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Health effects of living near unimproved brick kilns and a pilot path to improvement

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Brick-load carrier
(Credit: @navaism)

Health effects of living near unimproved brick kilns and a pilot path to improvement



Quantify the contribution of brick kilns to local air quality and health outcomes in Mirzapur, Bangladesh.



Coal-fired brick kilns have proliferated rapidly in Bangladesh, and across South Asia, generating substantial air pollution. The adverse health impacts of exposure to air pollution have been widely documented, however there is minimal evidence from high-pollution contexts such as Bangladesh, in particular for outcomes beyond mortality. Moreover, the specific contribution of brick kilns to health outcomes has not been quantified. Given the lack of information on health consequences that can be attributed to brick kilns, these results will useful for advocating for change.


Project Dates

June 2017 – December 2019


Stage of Work

We designed a longitudinal study in one subdistrict of Bangladesh with our partners icddr,b and the Child Health Research Foundation, to estimate the impact of exposure to air pollution from brick kilns on asthma, chronic obstructive pulmonary disease (COPD), hypertension, blood oxygen levels and blood carbon monoxide levels. We are taking advantage of the seasonal variation in brick production to collect data from the same individuals at two points in time: the brick kiln season (November - March) and the off season (May - September).  We have completed both rounds of data collection and are currently cleaning and analyzing the data.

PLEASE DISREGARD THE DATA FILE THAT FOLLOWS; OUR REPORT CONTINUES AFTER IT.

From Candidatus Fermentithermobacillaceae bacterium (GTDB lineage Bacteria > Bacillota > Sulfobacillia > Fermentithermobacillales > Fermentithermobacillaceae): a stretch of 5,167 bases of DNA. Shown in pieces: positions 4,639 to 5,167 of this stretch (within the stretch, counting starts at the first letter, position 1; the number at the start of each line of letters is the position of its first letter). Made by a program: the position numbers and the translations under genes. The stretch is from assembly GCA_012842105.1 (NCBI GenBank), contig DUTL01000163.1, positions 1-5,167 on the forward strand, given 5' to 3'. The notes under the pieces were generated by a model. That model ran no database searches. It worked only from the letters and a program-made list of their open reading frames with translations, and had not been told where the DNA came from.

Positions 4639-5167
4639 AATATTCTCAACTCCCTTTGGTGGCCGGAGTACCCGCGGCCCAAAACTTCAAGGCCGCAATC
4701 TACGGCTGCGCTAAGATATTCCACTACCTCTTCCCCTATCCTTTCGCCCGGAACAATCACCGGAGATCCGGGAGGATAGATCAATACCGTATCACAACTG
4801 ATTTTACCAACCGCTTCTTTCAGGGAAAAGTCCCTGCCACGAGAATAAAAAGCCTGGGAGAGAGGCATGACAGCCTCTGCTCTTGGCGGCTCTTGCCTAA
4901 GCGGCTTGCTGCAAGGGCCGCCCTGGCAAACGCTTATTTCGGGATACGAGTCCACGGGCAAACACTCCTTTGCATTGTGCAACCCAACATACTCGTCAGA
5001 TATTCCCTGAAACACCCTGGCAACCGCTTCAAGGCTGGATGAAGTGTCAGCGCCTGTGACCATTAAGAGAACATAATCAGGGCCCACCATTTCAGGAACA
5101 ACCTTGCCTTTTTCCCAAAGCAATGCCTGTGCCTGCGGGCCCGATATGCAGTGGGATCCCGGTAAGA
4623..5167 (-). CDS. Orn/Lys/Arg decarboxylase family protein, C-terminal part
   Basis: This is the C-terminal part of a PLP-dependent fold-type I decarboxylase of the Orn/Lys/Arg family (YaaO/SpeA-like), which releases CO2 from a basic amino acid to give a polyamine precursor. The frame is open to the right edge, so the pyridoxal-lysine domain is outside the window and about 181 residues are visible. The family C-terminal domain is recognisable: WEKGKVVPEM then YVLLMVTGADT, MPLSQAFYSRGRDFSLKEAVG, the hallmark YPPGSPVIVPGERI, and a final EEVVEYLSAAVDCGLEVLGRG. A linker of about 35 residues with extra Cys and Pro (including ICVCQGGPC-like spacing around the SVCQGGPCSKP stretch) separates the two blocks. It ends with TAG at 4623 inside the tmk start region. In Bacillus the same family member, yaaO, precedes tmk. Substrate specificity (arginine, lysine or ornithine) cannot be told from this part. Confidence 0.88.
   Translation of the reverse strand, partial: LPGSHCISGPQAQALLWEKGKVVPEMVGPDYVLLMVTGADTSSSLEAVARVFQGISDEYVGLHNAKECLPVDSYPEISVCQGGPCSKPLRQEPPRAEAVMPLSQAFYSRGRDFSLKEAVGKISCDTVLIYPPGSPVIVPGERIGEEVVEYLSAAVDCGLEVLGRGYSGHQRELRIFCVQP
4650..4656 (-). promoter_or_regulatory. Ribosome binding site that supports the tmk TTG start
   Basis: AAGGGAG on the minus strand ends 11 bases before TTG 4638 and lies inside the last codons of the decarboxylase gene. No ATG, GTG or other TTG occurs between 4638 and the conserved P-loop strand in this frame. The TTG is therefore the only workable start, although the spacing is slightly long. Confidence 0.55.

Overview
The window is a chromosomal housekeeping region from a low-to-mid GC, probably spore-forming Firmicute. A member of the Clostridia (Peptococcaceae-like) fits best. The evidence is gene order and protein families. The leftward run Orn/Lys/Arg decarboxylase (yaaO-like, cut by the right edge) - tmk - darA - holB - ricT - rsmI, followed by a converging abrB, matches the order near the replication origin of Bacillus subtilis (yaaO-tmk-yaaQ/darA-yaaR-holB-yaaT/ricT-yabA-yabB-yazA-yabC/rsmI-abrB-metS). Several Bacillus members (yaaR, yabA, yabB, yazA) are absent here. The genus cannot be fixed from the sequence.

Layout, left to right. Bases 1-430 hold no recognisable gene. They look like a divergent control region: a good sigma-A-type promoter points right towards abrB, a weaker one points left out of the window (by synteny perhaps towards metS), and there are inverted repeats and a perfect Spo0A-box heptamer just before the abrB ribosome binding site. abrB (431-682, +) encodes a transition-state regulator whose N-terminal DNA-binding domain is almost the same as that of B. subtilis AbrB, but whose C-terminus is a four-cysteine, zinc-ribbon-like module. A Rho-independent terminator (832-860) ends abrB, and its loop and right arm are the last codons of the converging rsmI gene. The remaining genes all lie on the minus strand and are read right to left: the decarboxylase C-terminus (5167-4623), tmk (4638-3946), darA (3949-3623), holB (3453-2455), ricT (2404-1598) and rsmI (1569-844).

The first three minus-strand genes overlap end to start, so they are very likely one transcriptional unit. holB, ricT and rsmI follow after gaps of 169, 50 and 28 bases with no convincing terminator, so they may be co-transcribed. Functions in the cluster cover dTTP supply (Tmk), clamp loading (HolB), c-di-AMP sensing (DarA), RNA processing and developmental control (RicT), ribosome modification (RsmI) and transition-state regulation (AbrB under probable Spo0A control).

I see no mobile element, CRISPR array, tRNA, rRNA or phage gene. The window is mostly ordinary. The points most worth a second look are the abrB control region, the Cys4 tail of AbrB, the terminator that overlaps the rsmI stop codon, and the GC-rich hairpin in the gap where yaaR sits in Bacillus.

To Learn More About This Work

A Better Brick: Solving an Airborne Health Threat (Stanford Woods Institute for the Environment)



Primary Contact:  Nina Brooks

Stanford University

.   Stephen Luby

.   Nina Brooks

.   Alex Yu

International Centre for Diarrhoeal Disease Research, Bangladesh (ICDDR,B)

.   Debashish Biswas



Stanford Sean N. Parker Center for Allergy & Asthma Research